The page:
News

A Pioneering Partnership To Cure Cystic Fibrosis

by Matt Collette Northeastern University and the Flatley Discovery Lab, a Boston-based independent, nonprofit organization, are collaborating to develop a cure for cystic fibrosis, a devastating genetic disease often overlooked by major pharmaceutical companies. Cystic fibrosis (CF) is caused by mutations in the cystic fibrosis conductance regulator (CFTR) gene that cause thick, sticky mucus to […]
February 22, 2012

The Scales of Human Morality

by Angela Herring “In reality, we rationalize. We deny, or we couldn’t go on living,” says Judah Rosenthal, the successful ophthalmologist whose perfect life begins to unravel in Woody Allen’s 1989 film, “Crimes and Misdemeanors.” In order to go on living, Rosenthal must rationalize the series of risky and uncharacteristic decisions that nearly destroy him. Discussing […]
February 21, 2012

Laser Show—for a Cure

The naturally occurring antibiotic Actinomycin D (ActD) was approved by the Food and Drug Administration as a chemotherapy drug in 1964 and has been widely used for nearly 50 years to treat a variety of tumor types. Since then, scientists have discovered that ActD works by blocking DNA transcription, the process that transcribes DNA into RNA, a macromolecule that codes for the proteins necessary for cell survival.
February 21, 2012

FDA Releases Draft Guidelines For Biosimilar Approval Pathway

Northeastern University Provides Input on Regulatory Standards The FDA recently released draft guidelines for the Biosimilar Approval Pathway, which will accelerate the approval process for biosimilars—the generic versions of biopharmaceuticals. These guidelines will give drug companies who are producing these generic drugs the opportunity to enter the market rapidly. Since 2009 Northeastern University has been […]
February 19, 2012

Laser Show — For A Cure

by Angela Herring The naturally occurring antibiotic Actinomycin D (ActD) was approved by the Food and Drug Administration as a chemotherapy drug in 1964 and has been widely used for nearly 50 years to treat a variety of tumor types. Since then, scientists have discovered that ActD works by blocking DNA transcription, the process that […]
February 17, 2012

How We Move: A Better Predictive Model For Human Mobility Patterns

by Angela Herring “It’s human nature to want the greatest outcome for the least amount of work,” says Filippo Simini a post-doctorate researcher in Northeastern’s Center for Complex Network Research, directed by Albert-László Barabási. Simini is quoting the American linguist George Kingsley Zipf who, in the early 1940s, introduced a model based on this “principle […]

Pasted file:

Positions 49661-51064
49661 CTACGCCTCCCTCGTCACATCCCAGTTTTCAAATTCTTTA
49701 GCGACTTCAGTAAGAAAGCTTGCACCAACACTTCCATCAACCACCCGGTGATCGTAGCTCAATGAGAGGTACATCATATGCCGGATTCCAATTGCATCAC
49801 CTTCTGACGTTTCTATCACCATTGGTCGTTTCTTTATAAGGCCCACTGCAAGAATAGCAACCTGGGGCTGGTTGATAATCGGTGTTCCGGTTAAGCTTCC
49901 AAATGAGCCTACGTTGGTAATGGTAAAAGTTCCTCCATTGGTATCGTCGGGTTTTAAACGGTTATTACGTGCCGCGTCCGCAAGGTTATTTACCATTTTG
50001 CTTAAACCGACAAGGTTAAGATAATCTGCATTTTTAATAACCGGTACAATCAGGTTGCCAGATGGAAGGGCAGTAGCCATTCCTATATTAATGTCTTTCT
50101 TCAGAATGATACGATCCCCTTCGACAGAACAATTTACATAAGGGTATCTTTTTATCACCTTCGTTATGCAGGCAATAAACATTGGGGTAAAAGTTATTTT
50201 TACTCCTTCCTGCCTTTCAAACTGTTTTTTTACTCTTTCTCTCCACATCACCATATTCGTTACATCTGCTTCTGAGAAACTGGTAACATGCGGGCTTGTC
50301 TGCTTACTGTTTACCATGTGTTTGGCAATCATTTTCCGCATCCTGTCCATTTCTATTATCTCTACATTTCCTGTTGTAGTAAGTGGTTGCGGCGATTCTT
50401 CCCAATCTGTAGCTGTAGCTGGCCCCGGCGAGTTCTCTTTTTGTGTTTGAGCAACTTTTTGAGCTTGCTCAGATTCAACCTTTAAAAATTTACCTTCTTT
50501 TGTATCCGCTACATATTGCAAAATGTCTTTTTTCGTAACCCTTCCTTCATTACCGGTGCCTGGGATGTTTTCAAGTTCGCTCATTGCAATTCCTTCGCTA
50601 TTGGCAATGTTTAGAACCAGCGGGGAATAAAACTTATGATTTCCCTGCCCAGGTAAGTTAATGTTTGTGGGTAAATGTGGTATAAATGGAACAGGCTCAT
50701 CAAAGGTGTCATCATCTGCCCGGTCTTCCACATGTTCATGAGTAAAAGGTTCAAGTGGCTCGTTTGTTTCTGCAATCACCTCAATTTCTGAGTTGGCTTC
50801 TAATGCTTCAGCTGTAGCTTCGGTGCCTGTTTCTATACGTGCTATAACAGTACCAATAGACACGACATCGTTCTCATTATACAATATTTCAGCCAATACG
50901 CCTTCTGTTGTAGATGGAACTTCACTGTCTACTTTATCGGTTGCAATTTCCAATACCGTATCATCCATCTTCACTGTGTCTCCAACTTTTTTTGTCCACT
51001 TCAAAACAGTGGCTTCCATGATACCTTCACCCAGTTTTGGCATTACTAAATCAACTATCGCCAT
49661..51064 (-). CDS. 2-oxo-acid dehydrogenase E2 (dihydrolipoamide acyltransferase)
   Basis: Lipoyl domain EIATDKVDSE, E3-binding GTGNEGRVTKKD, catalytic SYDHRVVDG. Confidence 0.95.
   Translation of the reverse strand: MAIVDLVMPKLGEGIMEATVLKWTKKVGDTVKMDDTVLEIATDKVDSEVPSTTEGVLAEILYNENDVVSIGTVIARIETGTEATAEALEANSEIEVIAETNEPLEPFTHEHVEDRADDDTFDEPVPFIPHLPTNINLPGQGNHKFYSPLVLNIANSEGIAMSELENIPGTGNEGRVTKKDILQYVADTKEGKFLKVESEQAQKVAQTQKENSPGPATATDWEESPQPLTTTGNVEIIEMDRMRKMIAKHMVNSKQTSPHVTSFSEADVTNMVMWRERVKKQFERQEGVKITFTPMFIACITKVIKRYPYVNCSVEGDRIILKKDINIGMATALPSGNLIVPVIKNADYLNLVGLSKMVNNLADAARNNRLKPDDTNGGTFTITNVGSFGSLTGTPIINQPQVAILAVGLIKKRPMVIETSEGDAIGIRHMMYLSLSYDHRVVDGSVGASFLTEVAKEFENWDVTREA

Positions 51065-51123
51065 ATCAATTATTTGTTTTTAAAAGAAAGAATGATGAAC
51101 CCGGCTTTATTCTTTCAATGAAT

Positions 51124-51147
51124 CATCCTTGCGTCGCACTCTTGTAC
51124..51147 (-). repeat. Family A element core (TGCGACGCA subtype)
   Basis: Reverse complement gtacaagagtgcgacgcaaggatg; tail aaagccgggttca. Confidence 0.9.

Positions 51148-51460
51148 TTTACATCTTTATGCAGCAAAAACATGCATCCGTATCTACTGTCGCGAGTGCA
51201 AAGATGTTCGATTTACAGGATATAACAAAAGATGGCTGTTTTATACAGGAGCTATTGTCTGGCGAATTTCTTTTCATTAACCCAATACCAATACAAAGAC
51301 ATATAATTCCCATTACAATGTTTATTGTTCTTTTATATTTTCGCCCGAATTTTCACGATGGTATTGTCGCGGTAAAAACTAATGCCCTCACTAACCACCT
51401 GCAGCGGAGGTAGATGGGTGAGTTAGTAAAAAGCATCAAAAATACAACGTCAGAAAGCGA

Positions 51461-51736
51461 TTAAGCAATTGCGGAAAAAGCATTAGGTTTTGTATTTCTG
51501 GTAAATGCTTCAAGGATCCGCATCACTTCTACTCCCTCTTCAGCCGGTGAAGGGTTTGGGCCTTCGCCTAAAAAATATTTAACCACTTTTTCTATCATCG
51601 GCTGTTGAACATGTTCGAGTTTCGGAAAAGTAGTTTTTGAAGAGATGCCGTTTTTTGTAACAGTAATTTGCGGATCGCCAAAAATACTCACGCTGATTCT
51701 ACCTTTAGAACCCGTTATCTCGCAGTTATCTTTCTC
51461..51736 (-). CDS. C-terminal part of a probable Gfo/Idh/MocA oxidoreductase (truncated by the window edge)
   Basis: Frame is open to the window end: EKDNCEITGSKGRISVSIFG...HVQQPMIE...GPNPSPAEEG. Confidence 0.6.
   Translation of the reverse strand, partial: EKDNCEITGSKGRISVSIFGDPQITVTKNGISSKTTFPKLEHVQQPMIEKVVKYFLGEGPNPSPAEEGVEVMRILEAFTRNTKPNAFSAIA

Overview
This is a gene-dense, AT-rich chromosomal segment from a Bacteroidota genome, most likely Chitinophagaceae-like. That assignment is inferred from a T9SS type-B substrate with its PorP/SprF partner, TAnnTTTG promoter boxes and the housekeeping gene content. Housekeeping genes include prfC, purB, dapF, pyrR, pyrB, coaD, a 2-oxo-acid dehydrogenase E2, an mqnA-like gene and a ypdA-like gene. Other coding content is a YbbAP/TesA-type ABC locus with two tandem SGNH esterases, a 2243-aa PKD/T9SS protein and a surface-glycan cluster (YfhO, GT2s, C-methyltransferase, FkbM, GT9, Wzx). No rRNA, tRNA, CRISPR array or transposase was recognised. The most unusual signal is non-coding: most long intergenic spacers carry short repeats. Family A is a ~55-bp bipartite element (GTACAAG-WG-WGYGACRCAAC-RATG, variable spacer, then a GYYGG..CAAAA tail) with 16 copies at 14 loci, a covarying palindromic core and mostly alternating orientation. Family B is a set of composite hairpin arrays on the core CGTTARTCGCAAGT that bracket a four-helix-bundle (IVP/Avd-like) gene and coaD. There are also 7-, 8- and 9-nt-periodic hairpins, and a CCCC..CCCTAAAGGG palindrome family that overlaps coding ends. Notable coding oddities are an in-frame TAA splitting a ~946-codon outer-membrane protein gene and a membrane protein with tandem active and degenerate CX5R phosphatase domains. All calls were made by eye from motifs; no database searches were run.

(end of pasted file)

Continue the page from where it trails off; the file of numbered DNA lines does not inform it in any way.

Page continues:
February 17, 2012

3Qs: Understanding The Potential Impact Of The H5N1 Virus

Last year, in an effort to understand the biology of H5N1, two independent research groups successfully engineered the lethal avian flu virus to be transmissible between mammals, and perhaps among humans. At the end of January, the research community, including the authors of the two studies, agreed to a 60-day moratorium on sensitive H5N1 experiments. […]
February 14, 2012

Aging Studies Suggest Older People Are Happier

We get wrinkles. Our hair turns gray, or we lose it altogether. Our job prospects diminish and our chances of incurring disease increase. Researchers across the globe focus their efforts on increasing our life span because so many of us believe getting old stinks. But that may not be so, according to Derek Isaacowitz a newly […]
February 13, 2012

Journey To A Super Battery

Are you tired of constantly having to plug in your laptop? Research being conducted by Professor Sanjeev Mukerjee may make our dependence on outlet power a thing of the past.
February 13, 2012

Dissecting Drowned Drumlin Fields

Earth and environmental sciences associate professor Peter Rosen said Boston Harbor is home to the nation’s only “drowned drumlin field,” a group of elongated hills formed under glacial ice. He addressed roughly 100 students, faculty, staff and community members at the Marine Science Center (MSC) in Nahant on Wednesday as part of a monthly lecture series […]
February 11, 2012

From The Crime Lab To The Chemistry Lab

Adam Hall began his master’s degree program in chemistry and chemical biology at Northeastern while performing instrumental analyses on samples in the Massachusetts State Police crime lab. “Tuesdays and Thursdays were drug days,” he recalls. Narcotics officers, who live under-cover on the streets buying and selling drugs, would descend on the lab with thousands of samples, which […]
February 02, 2012

3Qs: Physicists Push for Underground Testing Facility

Pran Nath, the Matthews Distinguished Professor of Physics at Northeastern University, is among a group of leading theoretical physicists who have asked the Department of Energy to develop a large underground neutrino facility to maintain U.S. leadership in the frontier of particle physics.
February 02, 2012

Forecasting the Spread of Emerging Diseases

If we can forecast the path of a hurricane or even the trajectory of a subatomic particle, why shouldn’t we also be able to forecast the spread of an emerging disease? That is the question Alessandro Vespignani, who was installed as Northeastern University’s Sternberg Family Distinguished University Professor of Physics on Tuesday in the Raytheon Amphitheater, began asking 10 years ago.
February 02, 2012